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Compr Psychiatry. 2018 Jan;80:89-96. doi: 10.1016/j.comppsych.2017.09.004. Epub 2017 Sep 13.

Patterns of cannabis use and clinical correlates among individuals with Major Depressive Disorder and Bipolar Disorder.

Author information

1
Sackler Faculty of Medicine, Tel Aviv University, Tel Aviv, Israel.
2
Psychology Department, Ariel University, Ariel, Israel; Lev-Hasharon Medical Center, Pardesiya, Israel.
3
Institute for Mental Health Policy Research, Centre for Addiction and Mental Health, Toronto, Ontario, Canada; Dalla Lana School of Public Health, University of Toronto, Toronto, Ontario, Canada; Technische Universität Dresden, Klinische Psychologie & Psychotherapie, Dresden, Germany.
4
Sackler Faculty of Medicine, Tel Aviv University, Tel Aviv, Israel; Lev-Hasharon Medical Center, Pardesiya, Israel; Institute for Mental Health Policy Research, Centre for Addiction and Mental Health, Toronto, Ontario, Canada. Electronic address: shauli.levran@gmail.com.

Abstract

BACKGROUND:

Major Depressive Disorder (MDD) and Bipolar Disorder (BPD) are the most severe mood disorders globally. Previous reports indicate high co-occurrence of cannabis use and cannabis use disorders (CUDs) associated with both disorders, yet studies comparing patterns of cannabis use between individuals with MDD and BPD are scarce.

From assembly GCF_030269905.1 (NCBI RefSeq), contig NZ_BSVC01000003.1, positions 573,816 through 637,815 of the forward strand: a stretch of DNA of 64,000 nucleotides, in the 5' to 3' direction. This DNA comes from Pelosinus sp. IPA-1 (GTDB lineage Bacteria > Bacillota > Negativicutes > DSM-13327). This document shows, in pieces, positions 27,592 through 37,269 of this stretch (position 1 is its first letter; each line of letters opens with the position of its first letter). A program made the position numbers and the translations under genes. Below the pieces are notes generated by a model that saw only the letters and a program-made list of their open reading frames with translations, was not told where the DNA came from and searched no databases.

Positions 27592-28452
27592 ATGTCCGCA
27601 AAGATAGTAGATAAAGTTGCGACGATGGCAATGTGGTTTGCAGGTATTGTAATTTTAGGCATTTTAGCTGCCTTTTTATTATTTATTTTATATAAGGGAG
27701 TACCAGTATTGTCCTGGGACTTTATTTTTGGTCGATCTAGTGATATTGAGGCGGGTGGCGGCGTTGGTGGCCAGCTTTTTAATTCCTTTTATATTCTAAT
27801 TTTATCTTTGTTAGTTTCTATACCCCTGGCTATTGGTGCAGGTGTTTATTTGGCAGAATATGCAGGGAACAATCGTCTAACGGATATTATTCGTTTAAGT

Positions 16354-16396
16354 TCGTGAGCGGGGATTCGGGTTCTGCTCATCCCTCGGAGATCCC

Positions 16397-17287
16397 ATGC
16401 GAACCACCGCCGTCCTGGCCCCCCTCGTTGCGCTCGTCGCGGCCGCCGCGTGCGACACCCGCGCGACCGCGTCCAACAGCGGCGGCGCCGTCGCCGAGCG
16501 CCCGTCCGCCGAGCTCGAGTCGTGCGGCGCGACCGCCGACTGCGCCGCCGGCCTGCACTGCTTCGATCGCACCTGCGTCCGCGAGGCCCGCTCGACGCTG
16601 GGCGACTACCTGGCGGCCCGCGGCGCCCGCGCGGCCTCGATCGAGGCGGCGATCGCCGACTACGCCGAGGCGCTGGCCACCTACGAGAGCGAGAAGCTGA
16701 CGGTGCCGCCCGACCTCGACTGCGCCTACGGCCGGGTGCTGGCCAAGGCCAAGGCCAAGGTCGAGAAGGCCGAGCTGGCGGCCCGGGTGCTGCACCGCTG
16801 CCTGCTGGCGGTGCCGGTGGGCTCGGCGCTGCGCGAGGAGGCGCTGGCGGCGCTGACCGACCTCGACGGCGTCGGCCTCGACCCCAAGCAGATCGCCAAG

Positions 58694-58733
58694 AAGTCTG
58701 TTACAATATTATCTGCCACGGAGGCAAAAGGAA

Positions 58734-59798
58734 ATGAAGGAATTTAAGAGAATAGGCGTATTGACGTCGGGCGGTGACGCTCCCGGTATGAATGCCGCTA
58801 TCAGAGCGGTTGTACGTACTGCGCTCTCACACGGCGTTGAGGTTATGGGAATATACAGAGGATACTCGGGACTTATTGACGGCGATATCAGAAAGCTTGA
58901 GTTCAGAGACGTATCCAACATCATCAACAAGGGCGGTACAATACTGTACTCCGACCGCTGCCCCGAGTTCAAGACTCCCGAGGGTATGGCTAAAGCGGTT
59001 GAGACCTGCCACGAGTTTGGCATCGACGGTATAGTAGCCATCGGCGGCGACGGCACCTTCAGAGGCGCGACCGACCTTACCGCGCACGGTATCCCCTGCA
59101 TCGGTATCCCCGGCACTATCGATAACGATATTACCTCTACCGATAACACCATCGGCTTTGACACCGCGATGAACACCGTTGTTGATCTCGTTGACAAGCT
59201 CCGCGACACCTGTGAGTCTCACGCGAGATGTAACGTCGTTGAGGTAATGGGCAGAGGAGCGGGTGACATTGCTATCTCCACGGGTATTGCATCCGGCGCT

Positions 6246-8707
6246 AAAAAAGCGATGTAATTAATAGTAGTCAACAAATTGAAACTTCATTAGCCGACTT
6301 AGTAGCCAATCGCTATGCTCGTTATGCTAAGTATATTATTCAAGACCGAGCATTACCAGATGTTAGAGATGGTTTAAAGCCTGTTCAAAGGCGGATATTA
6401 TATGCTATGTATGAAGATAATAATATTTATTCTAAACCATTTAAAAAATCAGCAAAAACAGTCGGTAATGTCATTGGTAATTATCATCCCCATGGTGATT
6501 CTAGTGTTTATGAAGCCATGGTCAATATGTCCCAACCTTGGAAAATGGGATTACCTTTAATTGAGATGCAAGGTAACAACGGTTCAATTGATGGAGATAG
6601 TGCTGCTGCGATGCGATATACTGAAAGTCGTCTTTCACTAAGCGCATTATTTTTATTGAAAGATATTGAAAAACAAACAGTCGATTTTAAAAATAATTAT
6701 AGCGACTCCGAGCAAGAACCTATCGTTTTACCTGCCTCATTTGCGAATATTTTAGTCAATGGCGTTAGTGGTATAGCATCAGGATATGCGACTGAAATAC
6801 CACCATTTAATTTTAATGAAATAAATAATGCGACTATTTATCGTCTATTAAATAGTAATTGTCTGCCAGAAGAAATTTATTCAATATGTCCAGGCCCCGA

METHODS:

Data were drawn from Wave 1 (2001-2002) of the National Epidemiologic survey on Alcohol and Related Conditions (NESARC). Cannabis users who qualified for a diagnosis of past-year MDD (N=217) were compared to those with BPD (N=168) in frequency and daily dose of cannabis use, rates of comorbid psychiatric disorders including specific criteria of CUDs, treatment utilization and suicidality.

RESULTS:

Among past-year cannabis users, individuals with BPD reported using cannabis more frequently and smoking more joints per day compared to those with MDD. They were also more likely to suffer from comorbid personality disorders and qualify for specific CUD-criteria, including use in physically hazardous situations and unsuccessful efforts to control substance use.

CONCLUSIONS:

Our results indicate that individuals with BPD may present more intensive patterns of cannabis use compared to those with MDD. This may have potential effects on the course of BPD and should be further explored in longitudinal studies.

PMID:
29069624
DOI:
10.1016/j.comppsych.2017.09.004
[Indexed for MEDLINE]

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